CASH PAYMENT AND AN ACCURATE ITEMIZED WAGE STATEMENT

There is no law prohibiting your employer from paying you by cash.. However, if your employer pays you cash “under the table”, most likely your employer does not report such wages to any government agency.In an effort to save money, your employer may not withhold and pay his share of Social Security and Medicare (FICA), State and Federal income taxes, Unemployment Insurance taxes (FUTA), State Disability Insurance (SDI), State Un-employment Insurance (SUI), workers’ compensation, overtime, or many other employment benefits. If you are paid cash “under the table”, your employer is potentially liable for the following:

  1. Unpaid employment taxes, penalties and interest;
  2. Unpaid unemployment and disability insurance penalties and interest;
  3. Unpaid workers’ compensation coverage; and
  4. Many other Labor Code violations and penalties for such items as unpaid overtime, meal and/or rest break violations, pay stub violations, etc.

Under California Labor Code Section 226(a) every time your employer pays your wages, whether by check, in cash, or otherwise, you must be given a detachable part of the check or a separate writing showing required information. The following information is required to be on your itemized pay statement:

  1. Gross wages earned
  2. Total hours worked (not required for salaried exempt employees)
  3. The number of piece-rate units earned and any applicable piece rate if the employee is paid on a piece rate basis
  4. All deductions (all deductions made on written orders of the employee may be aggregated and shown as one item)
  5. Net wages earned
  6. The inclusive dates of the period for which the employee is paid
  7. The name of the employee and the last four digits of his or her social security number or an employee identification number other than a social security number
  8. The name and address of the legal entity that is the employer
  9. All applicable hourly rates in effect during the pay period, and the corresponding number of hours worked at each hourly rate by the employee.

Note: Effective January 1, 2008, only the last four digits of your social security number, or an employee identification number other than a social security number may be shown on the itemized statement. Penalty for Failure to Provide Accurate Wage Statements A California employer that does not provide accurate wage statements may be liable for the following damages and penalties; California Labor Code section 226(e) provides that where an employer fails to provide wage statements, the employee is entitled to recover actual damages or $50 for the first pay period in which a violation occurs and $100 for each subsequent pay period, subject to an aggregate penalty of up to $4000, plus costs and reasonable attorney’s fees.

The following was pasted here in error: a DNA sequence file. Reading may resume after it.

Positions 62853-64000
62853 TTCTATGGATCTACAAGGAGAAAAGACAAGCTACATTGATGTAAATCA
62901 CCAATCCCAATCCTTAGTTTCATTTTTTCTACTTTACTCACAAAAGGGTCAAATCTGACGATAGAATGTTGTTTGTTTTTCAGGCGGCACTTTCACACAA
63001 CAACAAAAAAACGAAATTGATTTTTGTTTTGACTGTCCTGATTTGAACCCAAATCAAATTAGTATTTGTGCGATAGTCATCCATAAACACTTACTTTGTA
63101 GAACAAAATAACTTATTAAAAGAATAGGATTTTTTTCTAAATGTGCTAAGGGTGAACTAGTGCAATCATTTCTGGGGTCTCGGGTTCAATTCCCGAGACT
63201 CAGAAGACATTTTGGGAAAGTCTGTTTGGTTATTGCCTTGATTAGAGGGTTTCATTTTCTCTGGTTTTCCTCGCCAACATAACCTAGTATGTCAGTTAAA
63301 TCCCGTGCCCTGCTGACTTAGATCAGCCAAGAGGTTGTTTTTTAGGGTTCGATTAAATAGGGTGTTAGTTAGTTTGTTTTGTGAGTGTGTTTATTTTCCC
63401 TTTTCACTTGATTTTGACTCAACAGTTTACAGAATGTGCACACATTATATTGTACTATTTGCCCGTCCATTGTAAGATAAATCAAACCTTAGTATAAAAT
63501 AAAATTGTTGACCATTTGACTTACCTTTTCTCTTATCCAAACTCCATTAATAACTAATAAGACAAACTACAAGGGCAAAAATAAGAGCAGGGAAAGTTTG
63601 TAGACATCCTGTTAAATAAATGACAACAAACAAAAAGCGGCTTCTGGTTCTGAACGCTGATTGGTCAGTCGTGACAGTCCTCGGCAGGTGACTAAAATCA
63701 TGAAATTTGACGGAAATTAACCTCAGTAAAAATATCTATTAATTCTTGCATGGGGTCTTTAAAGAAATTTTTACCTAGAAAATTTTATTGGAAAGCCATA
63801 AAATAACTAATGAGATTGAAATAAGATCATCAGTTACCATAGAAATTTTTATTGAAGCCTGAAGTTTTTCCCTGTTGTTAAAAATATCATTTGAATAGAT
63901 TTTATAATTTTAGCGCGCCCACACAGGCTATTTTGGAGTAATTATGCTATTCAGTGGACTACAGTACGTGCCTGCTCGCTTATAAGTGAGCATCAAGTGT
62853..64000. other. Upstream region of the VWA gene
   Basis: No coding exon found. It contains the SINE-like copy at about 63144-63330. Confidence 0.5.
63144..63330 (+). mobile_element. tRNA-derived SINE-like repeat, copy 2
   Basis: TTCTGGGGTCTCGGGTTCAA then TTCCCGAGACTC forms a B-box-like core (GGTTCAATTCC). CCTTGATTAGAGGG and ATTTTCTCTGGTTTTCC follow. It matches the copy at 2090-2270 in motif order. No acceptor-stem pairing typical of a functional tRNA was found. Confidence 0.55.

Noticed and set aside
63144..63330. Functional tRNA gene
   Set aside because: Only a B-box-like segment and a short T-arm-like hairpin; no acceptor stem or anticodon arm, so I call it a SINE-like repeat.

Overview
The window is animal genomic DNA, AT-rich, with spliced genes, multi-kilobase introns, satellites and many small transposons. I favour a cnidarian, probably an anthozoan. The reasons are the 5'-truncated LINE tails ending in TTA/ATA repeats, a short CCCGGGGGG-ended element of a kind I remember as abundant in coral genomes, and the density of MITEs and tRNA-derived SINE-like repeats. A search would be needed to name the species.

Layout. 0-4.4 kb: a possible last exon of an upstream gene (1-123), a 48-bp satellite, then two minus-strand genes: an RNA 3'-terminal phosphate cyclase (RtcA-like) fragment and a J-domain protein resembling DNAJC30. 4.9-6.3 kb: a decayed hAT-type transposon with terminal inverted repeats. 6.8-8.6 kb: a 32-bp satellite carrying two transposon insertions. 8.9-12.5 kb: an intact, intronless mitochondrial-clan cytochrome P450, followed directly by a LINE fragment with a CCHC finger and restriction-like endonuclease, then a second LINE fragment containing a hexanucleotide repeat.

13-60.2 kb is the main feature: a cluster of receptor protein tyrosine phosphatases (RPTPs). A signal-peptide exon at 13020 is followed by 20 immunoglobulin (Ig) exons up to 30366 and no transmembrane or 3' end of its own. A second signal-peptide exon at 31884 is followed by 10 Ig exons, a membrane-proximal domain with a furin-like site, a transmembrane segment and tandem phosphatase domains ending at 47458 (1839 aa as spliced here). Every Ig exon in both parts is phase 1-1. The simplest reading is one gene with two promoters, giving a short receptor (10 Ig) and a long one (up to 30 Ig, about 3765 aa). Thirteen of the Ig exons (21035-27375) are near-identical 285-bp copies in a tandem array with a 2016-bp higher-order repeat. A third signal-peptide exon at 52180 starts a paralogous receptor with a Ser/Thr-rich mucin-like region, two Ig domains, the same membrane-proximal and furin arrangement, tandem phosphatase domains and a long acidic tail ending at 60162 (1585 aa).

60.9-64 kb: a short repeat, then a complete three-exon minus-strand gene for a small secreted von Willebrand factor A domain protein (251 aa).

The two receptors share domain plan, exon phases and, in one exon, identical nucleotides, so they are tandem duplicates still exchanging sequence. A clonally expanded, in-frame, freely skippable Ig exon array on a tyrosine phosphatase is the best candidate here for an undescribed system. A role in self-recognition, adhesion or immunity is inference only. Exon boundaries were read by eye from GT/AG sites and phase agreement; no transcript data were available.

DISADVANTAGES OF CASH PAY “UNDER THE TABLE” TO EMPLOYEE:

Since the wages paid to you by cash most likely aren’t reported by your employer to any government agency, you have the following disadvantages:

  1. In an effort by your employer to save money, your employer did not pay any social security and Medicare payments on your behalf. Basically your employer did not pay his share of your social security and Medicare taxes, therefore at the age of your retirement you will not be eligible for any social security benefits;
  2. Since your wages were not reported to any government agency, there is a high chance that your employer failed to pay on your behalf any Federal or State unemployment insurance. Once you are terminated for any reason, you will be ineligible to collect unemployment benefits;
  3. Since you received cash payment, your employer most likely did not include your wages in the worker’s compensation insurance required by law to be maintained by every California employer. In case of a work injury, your worker’s compensation claim will be denied because you are not included in your employer worker’s insurance coverage.
  4. In case of a work injury your state disability claim will be denied because your wages were not reported to Employment Development Department because the State Disability Insurance (DSI) never has been paid on your wages.

 

If Your Employer Is Paying You Cash, You May Be Owed Overtime

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